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Saturday 30 June 2001

Nuku‘alofa, Tonga
A peaceful revolution is currently taking place in Tonga as we are trying to find the right combination to take advantage of what the 21st century has to offer. In business, never before have Tongan business people invested so much money in the Tongan economy, pouring millions of pa‘anga, into trade, telecommunications, tourism, agriculture, fisheries, power generation, the media, shipping, and even airlines. By Pesi Fonua. From Matangi Tonga Magazine, Vol. 16, no. 1, June 2001.
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Tuesday 30 January 2001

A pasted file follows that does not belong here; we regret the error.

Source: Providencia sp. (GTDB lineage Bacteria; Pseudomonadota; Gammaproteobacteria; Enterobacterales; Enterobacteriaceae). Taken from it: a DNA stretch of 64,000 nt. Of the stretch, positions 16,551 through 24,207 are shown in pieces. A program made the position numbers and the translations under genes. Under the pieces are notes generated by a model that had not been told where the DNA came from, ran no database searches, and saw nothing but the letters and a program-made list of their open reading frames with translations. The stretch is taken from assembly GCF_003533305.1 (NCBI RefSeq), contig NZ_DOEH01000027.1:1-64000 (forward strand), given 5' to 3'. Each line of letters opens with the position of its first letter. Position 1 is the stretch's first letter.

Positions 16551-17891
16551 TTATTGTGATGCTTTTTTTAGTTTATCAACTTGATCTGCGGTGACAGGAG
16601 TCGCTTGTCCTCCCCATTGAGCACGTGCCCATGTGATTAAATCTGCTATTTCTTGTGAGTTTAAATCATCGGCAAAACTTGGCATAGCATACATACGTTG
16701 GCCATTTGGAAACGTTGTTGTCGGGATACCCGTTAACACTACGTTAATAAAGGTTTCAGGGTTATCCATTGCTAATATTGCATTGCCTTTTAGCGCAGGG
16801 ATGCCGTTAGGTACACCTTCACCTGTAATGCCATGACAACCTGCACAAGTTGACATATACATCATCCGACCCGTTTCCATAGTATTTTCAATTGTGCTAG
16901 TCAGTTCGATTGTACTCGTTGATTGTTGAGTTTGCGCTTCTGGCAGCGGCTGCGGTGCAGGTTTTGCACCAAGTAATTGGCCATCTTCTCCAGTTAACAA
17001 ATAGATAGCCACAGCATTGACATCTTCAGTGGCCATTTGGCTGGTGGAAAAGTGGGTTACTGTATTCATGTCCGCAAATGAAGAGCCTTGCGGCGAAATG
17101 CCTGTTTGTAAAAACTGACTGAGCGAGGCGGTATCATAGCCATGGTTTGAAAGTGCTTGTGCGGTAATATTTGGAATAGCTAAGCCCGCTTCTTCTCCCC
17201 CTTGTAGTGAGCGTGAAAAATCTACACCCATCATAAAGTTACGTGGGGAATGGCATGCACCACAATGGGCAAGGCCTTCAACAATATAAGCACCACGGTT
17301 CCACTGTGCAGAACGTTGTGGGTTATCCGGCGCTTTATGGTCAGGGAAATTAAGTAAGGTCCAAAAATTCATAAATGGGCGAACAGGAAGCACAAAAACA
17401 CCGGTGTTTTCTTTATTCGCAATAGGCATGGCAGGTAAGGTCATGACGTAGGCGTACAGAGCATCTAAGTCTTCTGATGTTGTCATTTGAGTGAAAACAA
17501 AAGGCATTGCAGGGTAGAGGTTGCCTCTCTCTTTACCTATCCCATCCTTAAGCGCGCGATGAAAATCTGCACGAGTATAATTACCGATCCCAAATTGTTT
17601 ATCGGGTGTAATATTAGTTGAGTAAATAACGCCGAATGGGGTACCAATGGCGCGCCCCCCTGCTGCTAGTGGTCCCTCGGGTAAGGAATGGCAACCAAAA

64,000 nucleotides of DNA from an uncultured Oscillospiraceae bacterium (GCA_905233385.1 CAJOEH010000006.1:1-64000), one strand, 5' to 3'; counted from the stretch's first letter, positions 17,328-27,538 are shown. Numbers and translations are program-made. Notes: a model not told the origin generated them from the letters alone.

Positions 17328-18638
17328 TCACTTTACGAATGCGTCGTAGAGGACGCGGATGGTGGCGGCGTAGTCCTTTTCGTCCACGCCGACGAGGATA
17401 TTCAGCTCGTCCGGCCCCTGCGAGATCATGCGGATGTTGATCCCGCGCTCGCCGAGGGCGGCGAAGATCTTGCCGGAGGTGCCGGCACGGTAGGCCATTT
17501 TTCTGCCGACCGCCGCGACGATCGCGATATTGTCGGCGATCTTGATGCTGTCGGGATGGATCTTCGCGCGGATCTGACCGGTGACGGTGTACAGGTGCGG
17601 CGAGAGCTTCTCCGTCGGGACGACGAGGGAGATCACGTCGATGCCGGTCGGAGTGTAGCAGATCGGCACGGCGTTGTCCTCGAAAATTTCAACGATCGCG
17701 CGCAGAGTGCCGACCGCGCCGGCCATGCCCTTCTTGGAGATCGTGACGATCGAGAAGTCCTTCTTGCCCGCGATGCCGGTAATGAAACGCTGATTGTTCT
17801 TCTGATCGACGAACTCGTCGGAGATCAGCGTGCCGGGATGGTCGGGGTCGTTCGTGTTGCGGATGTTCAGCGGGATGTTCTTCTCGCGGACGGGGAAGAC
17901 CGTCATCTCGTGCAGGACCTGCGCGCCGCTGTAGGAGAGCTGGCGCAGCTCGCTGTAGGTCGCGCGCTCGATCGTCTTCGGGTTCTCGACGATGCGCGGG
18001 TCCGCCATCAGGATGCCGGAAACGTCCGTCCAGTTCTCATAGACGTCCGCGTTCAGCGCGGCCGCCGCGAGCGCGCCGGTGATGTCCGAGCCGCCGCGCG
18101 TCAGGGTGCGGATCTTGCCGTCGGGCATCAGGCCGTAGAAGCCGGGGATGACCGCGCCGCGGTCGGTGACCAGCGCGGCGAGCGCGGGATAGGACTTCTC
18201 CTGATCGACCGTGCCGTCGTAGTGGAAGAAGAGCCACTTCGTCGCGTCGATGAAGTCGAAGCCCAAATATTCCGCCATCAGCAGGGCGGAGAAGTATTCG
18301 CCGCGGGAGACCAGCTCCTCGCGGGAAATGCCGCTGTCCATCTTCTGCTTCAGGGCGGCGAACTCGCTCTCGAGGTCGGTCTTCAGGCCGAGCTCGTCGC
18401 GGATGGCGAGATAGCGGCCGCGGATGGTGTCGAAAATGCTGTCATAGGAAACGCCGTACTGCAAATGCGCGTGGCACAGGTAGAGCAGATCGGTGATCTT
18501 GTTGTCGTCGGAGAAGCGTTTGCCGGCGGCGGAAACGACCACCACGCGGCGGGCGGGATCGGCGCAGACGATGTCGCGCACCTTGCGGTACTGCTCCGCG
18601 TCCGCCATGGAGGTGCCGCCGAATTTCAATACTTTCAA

Nuku‘alofa, Tonga
Bravo! for the gallant initiative of Masima Sefesi ‘Akau‘ola, the District Officer of Hihifo, Tongatapu, and Manu Tangi, the District Officer of Niuatoputapu, and to the Prime Minister and the Cabinet for their approval of a regulation to stop pigs from digging up the towns and villages in these districts. From Matangi Tonga Magazine, Vol. 15, no. 4, January 2001.
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Saturday 30 September 2000

Nuku‘alofa, Tonga
The saying that one can’t see the wood for the trees, is so appropriate to our situation in Tonga today. It has been pointed out numerous times, and we can see it with our own eyes, that we are blessed with a good country, where the weather is hospitable, and the soil is so fertile that plants can grow even in the sand. From Matangi Tonga Magazine Vol. 15, no. 3, September 2000.